If you follow Black Mirror like me, I hereby confess that I find it to be one of the most intriguing series I’ve consumed on Netflix. For those who haven’t seen the episode Smithereens, a quick synopsis is given below [though I absolutely recommend watching it instead]:

A middle-aged person by the name of Chris kidnaps a young intern of a social media company [whose app was commonplace in the world depicted] to force its CEO to make a plea to another social media behemoth. The objective of this forced arbitration for Chris was to get Hayley, someone he’d had a one night stand with, the password to the social media account of her daughter who’d committed suicide. However, we learn that it was also an act of [partial] redemption for Chris moments before he is shot by the police. Why? Because he’d previously lost his wife to a car accident that [he believes] was caused by him checking his phone to see if a new Smithereens notification had turned up, and his life had been in a downward spiral since.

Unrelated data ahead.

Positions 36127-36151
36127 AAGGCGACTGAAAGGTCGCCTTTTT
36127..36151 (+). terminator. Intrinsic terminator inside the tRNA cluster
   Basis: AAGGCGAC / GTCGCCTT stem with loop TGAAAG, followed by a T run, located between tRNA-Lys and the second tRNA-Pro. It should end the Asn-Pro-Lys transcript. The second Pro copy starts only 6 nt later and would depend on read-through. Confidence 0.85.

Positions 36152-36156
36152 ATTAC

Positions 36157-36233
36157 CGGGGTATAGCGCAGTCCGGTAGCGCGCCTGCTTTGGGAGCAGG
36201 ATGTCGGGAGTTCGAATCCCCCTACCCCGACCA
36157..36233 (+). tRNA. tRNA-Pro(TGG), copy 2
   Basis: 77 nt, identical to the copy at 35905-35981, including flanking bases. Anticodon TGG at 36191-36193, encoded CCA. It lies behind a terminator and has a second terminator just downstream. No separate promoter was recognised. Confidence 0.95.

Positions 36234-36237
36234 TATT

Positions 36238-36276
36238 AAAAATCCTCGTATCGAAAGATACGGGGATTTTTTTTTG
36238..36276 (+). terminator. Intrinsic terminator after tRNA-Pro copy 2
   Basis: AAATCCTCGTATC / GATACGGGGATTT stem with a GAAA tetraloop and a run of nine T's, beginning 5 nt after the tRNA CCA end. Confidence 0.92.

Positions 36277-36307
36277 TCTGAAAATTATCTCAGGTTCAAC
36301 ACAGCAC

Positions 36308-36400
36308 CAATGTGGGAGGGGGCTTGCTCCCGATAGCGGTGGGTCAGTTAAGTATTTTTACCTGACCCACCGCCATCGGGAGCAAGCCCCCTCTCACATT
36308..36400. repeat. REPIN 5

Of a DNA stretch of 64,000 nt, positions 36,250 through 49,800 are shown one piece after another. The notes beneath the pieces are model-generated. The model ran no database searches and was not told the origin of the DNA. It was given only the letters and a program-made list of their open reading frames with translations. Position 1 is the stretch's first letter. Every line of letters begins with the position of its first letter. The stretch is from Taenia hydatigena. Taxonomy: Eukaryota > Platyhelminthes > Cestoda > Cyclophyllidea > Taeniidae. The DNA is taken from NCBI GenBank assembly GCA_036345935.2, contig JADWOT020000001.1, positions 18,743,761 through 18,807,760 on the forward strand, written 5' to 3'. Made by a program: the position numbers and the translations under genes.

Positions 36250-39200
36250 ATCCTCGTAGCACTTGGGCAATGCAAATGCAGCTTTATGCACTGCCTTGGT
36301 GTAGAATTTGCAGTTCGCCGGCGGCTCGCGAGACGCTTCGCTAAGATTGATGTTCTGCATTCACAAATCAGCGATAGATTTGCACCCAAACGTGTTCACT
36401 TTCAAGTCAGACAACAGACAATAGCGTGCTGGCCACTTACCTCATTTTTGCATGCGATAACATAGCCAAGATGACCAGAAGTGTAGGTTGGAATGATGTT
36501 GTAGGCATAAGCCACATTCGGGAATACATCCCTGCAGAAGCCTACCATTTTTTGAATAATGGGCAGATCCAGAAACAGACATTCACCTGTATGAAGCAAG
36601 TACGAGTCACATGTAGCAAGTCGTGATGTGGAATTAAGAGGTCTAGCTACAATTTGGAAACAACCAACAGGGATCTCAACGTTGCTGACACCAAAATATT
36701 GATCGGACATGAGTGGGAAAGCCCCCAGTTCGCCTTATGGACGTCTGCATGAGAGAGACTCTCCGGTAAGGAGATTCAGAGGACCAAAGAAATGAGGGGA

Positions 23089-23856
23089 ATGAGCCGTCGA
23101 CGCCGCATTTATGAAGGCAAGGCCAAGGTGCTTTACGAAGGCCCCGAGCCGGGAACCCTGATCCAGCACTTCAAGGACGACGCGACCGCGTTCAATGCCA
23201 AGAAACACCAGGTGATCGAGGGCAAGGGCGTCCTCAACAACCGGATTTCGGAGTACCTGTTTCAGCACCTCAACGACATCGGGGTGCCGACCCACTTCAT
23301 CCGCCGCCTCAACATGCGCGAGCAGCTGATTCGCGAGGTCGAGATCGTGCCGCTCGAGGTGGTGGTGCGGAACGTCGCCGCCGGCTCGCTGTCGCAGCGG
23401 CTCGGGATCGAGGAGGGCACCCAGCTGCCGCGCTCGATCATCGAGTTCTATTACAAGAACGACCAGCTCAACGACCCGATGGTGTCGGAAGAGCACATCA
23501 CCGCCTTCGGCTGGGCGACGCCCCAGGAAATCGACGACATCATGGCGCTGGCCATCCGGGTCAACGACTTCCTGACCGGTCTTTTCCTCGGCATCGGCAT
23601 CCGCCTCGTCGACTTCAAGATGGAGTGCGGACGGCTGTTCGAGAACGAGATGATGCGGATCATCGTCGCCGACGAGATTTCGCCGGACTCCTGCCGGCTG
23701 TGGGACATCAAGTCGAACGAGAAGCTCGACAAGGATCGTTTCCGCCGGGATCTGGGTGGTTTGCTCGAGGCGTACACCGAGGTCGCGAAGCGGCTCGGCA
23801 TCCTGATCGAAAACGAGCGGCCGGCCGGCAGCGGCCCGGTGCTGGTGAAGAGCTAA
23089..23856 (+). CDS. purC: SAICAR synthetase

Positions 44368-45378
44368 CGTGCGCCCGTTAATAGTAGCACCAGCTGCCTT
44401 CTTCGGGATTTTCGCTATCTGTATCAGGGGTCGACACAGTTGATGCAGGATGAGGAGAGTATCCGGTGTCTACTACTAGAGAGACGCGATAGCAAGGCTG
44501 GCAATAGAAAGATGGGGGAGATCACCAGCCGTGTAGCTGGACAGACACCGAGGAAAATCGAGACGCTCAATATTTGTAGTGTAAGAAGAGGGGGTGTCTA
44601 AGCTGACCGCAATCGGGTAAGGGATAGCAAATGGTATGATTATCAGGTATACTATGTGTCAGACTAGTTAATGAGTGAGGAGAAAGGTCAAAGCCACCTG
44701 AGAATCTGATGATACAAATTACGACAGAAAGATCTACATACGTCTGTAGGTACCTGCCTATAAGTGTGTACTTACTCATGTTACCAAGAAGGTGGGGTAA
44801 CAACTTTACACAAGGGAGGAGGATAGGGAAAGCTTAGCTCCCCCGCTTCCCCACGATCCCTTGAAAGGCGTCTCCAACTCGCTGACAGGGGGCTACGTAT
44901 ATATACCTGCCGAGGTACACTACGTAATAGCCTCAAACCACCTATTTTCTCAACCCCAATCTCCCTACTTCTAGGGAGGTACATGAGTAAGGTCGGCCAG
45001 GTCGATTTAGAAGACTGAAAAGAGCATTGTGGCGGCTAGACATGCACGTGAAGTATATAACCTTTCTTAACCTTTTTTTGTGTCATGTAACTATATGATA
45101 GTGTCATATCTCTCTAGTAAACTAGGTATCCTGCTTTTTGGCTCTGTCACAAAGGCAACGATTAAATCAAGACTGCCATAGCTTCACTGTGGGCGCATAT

Image result for black mirror smithereens poster

I thought this two-series blog post would be an excellent opportunity to synthesize some sociological themes that emanate from this episode now that I look back on my experience of watching it closely. In this first part, I will explore the addiction economy and how it constitutes part of the business model of Instagram/Facebook, our real life synonyms for Smithereens.